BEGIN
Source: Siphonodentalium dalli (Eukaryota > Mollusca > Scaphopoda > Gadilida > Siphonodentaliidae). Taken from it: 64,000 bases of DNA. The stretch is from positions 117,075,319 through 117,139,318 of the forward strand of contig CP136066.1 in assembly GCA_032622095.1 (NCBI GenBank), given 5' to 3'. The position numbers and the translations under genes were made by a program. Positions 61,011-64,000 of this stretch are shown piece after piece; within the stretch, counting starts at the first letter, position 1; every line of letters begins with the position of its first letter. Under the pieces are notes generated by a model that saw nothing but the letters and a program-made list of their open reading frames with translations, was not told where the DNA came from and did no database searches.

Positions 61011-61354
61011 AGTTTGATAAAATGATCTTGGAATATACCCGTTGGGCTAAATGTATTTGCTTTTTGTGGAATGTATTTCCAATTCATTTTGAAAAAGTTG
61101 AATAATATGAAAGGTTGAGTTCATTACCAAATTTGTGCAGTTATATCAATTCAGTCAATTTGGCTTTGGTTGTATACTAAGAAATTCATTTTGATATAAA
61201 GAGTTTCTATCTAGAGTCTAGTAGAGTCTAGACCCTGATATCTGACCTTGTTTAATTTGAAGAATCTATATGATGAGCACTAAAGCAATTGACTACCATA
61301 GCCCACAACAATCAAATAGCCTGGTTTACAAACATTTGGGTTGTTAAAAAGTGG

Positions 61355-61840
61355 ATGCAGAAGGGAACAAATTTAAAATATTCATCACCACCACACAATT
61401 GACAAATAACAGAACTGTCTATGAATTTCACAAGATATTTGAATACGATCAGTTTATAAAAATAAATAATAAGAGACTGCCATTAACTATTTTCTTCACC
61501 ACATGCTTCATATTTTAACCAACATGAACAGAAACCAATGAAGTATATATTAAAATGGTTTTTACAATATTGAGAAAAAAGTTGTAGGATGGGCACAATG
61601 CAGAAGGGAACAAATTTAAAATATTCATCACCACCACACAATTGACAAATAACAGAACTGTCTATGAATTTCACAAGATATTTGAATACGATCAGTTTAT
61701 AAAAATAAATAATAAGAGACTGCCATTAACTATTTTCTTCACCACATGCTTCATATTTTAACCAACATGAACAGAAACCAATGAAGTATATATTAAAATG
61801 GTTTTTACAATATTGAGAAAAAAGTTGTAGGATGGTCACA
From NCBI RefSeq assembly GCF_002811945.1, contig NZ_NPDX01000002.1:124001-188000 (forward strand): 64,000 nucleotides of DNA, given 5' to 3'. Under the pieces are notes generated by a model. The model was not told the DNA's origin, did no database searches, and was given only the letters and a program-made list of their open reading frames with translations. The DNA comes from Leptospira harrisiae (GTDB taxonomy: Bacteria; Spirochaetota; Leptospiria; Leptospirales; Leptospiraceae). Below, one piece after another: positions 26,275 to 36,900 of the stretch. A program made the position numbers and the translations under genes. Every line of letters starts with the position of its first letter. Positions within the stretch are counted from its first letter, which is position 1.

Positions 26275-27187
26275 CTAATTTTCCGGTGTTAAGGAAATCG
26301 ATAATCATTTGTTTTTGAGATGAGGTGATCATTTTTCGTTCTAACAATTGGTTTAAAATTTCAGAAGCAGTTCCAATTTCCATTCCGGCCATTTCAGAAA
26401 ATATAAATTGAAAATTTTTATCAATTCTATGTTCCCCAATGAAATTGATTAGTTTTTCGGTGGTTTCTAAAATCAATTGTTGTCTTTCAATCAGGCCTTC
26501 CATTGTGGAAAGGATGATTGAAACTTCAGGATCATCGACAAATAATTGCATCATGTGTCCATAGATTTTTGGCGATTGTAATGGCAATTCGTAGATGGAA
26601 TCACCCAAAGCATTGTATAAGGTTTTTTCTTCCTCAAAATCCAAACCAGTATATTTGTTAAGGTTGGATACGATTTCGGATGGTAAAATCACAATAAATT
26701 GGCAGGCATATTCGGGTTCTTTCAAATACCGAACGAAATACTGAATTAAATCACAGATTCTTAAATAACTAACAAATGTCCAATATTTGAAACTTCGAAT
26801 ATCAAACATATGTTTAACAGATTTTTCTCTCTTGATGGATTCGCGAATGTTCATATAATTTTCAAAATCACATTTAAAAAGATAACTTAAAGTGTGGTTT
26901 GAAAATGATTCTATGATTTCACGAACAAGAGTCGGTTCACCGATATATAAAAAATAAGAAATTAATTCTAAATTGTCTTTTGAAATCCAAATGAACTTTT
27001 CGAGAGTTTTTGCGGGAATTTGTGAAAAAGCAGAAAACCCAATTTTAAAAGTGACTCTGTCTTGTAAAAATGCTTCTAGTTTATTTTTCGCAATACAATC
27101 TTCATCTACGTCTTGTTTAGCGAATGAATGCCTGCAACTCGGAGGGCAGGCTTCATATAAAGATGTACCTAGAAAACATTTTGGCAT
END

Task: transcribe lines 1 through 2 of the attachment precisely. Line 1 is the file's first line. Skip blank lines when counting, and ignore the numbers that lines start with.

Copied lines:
Source: Siphonodentalium dalli (Eukaryota > Mollusca > Scaphopoda > Gadilida > Siphonodentaliidae). Taken from it: 64,000 bases of DNA. The stretch is from positions 117,075,319 through 117,139,318 of the forward strand of contig CP136066.1 in assembly GCA_032622095.1 (NCBI GenBank), given 5' to 3'. The position numbers and the translations under genes were made by a program. Positions 61,011-64,000 of this stretch are shown piece after piece; within the stretch, counting starts at the first letter, position 1; every line of letters begins with the position of its first letter. Under the pieces are notes generated by a model that saw nothing but the letters and a program-made list of their open reading frames with translations, was not told where the DNA came from and did no database searches.

Positions 61011-61354